Supported in part by the NIH/NHLBI Grants P01 HL78931, R01 HL78932, R01 HL71140 and a Pauline and Harold Price Endowment.
Using the Upper Limit of Vulnerability to Assess Defibrillation Efficacy at Implantation of ICDs
Article first published online: 28 FEB 2007
Pacing and Clinical Electrophysiology
Volume 30, Issue 2, pages 258–270, February 2007
How to Cite
SWERDLOW, C. D., SHEHATA, M. and CHEN, P.-S. (2007), Using the Upper Limit of Vulnerability to Assess Defibrillation Efficacy at Implantation of ICDs. Pacing and Clinical Electrophysiology, 30: 258–270. doi: 10.1111/j.1540-8159.2007.00659.x
- Issue published online: 28 FEB 2007
- Article first published online: 28 FEB 2007
- Received July 20, 2006; revised August 25, 2006; accepted August 28, 2006.
- upper limit of vulnerability;
- T-wave shock;
- defibrillation threshold;
- implantable cardioverter defibrillator;
- defibrillation testing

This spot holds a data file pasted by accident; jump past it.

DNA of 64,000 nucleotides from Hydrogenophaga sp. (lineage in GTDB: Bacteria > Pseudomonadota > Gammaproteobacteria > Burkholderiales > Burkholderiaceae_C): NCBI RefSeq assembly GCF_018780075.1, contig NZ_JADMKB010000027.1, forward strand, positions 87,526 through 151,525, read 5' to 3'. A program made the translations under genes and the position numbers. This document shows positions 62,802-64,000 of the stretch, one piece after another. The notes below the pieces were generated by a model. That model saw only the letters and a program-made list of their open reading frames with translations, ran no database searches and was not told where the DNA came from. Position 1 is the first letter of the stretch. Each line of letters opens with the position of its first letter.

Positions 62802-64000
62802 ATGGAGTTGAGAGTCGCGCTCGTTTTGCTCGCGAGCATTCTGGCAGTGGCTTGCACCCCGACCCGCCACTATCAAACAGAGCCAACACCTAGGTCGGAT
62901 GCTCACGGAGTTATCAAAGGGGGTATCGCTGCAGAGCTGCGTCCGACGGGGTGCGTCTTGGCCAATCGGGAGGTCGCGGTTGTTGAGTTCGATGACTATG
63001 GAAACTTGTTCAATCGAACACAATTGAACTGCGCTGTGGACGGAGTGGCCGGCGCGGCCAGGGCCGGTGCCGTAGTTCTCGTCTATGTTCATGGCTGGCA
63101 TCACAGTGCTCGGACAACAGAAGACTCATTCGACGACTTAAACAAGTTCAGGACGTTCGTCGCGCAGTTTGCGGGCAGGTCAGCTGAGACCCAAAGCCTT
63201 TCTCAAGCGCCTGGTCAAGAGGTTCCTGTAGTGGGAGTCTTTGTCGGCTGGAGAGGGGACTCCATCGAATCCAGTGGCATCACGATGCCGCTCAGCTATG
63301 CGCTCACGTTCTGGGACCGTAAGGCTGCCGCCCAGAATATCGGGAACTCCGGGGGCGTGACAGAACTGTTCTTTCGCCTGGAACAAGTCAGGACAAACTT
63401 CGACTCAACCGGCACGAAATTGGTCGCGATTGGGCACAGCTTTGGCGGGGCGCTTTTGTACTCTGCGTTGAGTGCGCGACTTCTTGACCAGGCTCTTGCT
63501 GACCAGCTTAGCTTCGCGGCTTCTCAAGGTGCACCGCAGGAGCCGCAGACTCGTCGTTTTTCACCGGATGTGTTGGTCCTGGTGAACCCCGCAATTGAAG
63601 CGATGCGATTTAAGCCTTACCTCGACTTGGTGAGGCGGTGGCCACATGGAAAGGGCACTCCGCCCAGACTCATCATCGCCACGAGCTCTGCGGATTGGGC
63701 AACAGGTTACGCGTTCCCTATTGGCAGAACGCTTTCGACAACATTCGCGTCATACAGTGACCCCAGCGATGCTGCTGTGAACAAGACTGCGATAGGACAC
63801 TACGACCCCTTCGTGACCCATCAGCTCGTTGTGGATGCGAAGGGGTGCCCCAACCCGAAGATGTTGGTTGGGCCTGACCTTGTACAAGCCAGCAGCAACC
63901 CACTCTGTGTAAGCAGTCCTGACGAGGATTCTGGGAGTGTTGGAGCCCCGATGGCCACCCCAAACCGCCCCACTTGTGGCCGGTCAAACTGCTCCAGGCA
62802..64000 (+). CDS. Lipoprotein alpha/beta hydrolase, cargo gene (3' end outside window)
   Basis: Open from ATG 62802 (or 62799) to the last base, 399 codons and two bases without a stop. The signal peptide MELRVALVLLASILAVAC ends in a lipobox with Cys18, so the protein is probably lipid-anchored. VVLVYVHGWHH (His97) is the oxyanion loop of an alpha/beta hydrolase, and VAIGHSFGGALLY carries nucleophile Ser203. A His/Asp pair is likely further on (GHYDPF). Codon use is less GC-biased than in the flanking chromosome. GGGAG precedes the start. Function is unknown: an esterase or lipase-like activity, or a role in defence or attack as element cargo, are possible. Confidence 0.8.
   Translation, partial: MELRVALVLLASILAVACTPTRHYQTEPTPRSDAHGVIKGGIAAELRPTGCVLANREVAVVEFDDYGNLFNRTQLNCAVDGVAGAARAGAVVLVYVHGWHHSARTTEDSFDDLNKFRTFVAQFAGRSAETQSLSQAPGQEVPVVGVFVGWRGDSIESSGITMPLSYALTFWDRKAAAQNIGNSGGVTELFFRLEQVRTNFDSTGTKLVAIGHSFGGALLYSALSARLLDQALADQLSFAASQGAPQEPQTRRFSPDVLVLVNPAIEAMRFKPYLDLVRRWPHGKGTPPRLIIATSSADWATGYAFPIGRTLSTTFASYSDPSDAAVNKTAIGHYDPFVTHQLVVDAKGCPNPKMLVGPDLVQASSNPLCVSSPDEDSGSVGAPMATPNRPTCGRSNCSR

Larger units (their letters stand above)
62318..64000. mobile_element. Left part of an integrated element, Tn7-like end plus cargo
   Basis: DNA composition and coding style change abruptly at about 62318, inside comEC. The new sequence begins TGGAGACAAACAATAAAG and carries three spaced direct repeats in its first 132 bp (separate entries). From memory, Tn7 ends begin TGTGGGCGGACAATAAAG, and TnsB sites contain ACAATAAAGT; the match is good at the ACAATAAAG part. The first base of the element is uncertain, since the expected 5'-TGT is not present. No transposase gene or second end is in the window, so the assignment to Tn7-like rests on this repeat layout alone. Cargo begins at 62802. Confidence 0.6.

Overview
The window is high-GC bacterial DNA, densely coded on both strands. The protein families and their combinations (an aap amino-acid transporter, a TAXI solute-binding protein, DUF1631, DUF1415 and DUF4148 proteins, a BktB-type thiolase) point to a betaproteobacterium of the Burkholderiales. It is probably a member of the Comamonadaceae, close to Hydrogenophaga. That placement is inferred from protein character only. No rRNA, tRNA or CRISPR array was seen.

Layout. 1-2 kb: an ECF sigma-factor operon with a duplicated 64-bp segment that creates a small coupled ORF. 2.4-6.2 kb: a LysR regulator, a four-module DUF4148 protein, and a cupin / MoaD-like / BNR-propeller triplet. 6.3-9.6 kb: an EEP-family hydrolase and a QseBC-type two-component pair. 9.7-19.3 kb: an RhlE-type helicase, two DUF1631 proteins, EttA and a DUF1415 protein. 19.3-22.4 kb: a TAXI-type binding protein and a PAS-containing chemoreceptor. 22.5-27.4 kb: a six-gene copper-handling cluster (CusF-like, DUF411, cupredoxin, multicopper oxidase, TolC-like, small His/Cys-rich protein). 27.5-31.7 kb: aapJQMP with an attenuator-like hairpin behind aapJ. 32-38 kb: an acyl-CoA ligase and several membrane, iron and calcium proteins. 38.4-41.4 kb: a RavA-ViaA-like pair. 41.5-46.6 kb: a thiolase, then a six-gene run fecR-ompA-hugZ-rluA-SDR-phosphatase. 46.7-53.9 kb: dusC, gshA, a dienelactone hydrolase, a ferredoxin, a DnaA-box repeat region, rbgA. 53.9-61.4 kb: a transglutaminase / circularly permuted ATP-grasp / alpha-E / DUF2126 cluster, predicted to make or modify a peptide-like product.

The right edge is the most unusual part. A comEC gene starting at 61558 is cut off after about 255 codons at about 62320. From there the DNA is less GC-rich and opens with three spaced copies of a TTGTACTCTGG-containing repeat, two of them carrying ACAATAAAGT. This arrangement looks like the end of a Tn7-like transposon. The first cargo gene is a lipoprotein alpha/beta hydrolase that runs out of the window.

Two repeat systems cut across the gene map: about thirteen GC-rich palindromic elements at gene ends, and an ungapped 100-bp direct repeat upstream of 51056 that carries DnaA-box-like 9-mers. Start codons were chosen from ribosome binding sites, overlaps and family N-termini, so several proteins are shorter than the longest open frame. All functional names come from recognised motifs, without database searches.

The upper limit of vulnerability (ULV) is the weakest shock strength at or above which ventricular fibrillation (VF) is not induced when the shock is delivered during the vulnerable period. The ULV, a measurement made in regular rhythm, provides an estimate of the minimum shock strength required for reliable defibrillation that is as accurate or more accurate than the defibrillation threshold (DFT). The ULV hypothesis of defibrillation postulates a mechanistic relationship between the ULV—measured during regular rhythm—and the minimum shock strength that defibrillates reliably. Vulnerability testing can be applied at implantable cardioverter defibrillator (ICD) implant to confirm a clinically adequate defibrillation safety margin without inducing VF in 75%–95% of ICD recipients. Alternatively, the ULV provides an accurate patient-specific safety margin with a single fibrillation–defibrillation episode. Programming first ICD shocks based on patient-specific measurements of ULV rather than programming routinely to maximum output shortens charge time and may reduce the probability of syncope as ICDs age and charge times increase. Because the ULV is more reproducible than the DFT, it provides greater statistical power for clinical research with fewer episodes of VF. Limited evidence suggests that vulnerability testing is safer than conventional defibrillation testing.